I don’t want to be in the press or on social media anymore. I don’t want to be publicly pleading for services, human rights, treatments for my son, awareness of this or that…or for anything, to be honest. But, I know the power of the press and social media, so until I am finally done being a carer, I’ll have to remain.
But to be clear, I don’t want to be. In fact, there are a lot of things I don’t want to do anymore. And there are a lot of things I do want to do, but can’t, because I am trapped in this role I can no longer tolerate…the role which I have no choice but to do, it seems, despite the chronic pain of arthritis and degenerative discs; despite the high cholesterol and being overweight, both which can lead to a terrible outcome; despite the depression and anxiety and related medication that I wish I could stop.
I’ve spent the past 17 years in the public ‘limelight’, via national and local press, both in the US and in Ireland, advocating for all of the above concerns, all related to my son’s numerous conditions and my role as his carer. I’ve no interest in it anymore. Zero. I’ve done my bit, so to speak.
When my caring role is done, I simply want to fade away from any press or social media, and just live out a quiet, simple life focused on what is before me. Watch my younger son grow into the man he can become and leave the nest to soar on his own. Maybe finish those books I began writing ages ago. Maybe take those long dreamt of trips on my bucket list. Maybe spend my latter years quietly soaking up some peace and beauty tucked away on a spot of land far away from what life is like presently.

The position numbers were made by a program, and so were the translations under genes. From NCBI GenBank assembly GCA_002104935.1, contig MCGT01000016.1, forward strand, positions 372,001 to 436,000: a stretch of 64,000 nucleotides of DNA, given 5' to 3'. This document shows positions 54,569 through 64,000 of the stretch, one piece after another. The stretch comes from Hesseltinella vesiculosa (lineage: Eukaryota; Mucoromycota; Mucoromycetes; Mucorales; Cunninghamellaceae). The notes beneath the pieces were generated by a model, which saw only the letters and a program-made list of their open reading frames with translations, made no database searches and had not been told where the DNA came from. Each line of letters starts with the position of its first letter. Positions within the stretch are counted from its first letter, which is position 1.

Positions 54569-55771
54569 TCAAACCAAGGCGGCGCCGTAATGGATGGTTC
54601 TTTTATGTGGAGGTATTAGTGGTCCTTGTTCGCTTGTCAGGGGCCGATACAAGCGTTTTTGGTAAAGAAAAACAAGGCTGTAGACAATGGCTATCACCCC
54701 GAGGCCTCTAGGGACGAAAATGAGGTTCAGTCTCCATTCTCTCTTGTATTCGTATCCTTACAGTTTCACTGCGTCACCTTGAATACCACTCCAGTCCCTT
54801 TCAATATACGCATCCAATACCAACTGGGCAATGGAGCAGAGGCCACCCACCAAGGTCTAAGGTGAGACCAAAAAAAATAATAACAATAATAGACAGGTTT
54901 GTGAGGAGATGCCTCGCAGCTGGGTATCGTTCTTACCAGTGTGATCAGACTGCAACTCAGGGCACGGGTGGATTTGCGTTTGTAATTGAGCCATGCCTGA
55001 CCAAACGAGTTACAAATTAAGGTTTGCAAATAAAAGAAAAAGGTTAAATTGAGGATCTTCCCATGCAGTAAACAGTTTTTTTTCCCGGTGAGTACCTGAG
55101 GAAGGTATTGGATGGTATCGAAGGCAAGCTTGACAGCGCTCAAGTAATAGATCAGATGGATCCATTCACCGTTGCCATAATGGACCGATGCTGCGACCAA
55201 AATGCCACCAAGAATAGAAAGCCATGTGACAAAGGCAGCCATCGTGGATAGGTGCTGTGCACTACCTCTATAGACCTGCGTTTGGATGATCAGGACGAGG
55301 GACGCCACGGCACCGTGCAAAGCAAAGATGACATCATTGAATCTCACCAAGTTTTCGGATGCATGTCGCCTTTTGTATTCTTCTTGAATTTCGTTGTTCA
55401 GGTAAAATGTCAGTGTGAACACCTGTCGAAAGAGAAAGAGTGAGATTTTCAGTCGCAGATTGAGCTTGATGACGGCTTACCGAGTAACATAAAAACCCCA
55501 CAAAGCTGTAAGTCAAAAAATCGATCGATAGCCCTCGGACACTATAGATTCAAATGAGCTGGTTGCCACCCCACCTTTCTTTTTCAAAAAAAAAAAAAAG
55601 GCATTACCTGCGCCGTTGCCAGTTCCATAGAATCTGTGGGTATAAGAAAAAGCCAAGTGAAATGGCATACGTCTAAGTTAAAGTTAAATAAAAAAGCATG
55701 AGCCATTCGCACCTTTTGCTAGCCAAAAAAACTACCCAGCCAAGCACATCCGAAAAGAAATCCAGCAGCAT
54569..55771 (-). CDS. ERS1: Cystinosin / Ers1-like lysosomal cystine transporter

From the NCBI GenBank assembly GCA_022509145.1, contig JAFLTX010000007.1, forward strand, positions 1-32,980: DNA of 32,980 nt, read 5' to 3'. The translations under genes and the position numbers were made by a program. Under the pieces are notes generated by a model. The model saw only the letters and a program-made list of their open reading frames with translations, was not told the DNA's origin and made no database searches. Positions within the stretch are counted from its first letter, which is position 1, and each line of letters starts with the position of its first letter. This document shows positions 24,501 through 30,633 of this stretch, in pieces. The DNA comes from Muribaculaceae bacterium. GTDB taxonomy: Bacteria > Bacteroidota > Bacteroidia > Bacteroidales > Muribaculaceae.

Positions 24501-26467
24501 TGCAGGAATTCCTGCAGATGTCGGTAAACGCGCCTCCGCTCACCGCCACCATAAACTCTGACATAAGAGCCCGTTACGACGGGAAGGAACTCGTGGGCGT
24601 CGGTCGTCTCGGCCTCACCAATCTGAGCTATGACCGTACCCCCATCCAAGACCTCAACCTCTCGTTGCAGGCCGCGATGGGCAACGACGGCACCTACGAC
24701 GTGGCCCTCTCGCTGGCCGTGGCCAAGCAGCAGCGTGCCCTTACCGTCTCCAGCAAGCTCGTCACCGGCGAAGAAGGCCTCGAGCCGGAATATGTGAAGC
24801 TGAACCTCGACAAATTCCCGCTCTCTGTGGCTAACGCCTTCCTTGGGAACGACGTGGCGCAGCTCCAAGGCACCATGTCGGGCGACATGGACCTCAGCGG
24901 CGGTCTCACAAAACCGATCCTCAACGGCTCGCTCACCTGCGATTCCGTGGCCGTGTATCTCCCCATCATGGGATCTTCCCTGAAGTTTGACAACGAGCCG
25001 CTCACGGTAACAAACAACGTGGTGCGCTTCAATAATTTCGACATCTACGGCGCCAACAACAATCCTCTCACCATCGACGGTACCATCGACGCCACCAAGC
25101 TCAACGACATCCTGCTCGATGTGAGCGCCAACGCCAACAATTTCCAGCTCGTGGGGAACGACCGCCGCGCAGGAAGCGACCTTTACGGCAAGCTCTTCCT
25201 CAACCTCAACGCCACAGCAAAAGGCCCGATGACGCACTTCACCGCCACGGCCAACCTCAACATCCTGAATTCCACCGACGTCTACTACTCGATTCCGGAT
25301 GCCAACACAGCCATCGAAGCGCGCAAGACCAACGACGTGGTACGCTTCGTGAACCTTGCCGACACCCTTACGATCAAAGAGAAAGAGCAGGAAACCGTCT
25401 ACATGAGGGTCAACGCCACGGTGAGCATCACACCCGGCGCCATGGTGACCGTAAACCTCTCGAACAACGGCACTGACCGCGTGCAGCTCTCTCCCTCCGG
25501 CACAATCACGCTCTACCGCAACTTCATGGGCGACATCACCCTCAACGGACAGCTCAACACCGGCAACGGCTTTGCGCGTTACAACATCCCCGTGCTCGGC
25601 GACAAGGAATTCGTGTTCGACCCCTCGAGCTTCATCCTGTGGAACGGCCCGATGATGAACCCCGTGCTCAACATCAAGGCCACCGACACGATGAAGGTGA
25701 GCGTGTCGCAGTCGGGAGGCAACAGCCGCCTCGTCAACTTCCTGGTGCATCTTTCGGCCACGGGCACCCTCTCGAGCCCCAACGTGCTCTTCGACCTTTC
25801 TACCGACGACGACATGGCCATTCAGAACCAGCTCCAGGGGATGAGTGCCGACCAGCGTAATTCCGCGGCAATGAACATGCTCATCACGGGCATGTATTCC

Tears roll down my face as I type that, thinking of what could be and terrified it may never be.
The pandemic has tipped me over the edge of that caring abyss which many of us as carers try to keep our balance on every single day.
I’ve been a lone parent carer to my beloved firstborn son, Brendan Bjorn, for nearly two decades. And when I look ahead for my own life, it’s about that same amount of time I figure I have left in good years. About 20 years. I’ll be 56 next month. My mother died when she was 60. Her mother died when she was 67. And yes, that scares the absolute crap out of me. That, and knowing I have a young 13 year old son who needs more from me now than ever before. I must take care of myself now, with my own numerous health conditions, or I likely won’t be there for him for very long.
So, now what?
Four months ago I wrote to Brendan Bjorn’s disability team telling them I was breaking and I asked for what I needed. I was met with a very matter-of-fact letter stating there are no services presently – talk of waitlists, talk of future reviews. As I tend to do, I didn’t let it drop and replied with more direct questions asking why there were no available services and reiterated my plea for help. It went nowhere. Nowhere, that is, until the social worker came to see me. The result was a wonderful 5-page letter supporting all I had requested. As well, there were letters of support from his school nurses and principal and from his paediatrician.
Those that see what I do daily understand and don’t know how I do it.
Those sitting behind their desks can’t even begin to imagine.
Again, now what? I don’t know actually. More waiting. More breaking down. More worry about what happens if (or more accurately, when) I am to the point of not being able to keep going on caring. The point of where I am broken beyond repair.
Why are carers be left to get to this point?
Because those with the power to reform needed services don’t care enough to do so. There isn’t the political will. Simple as.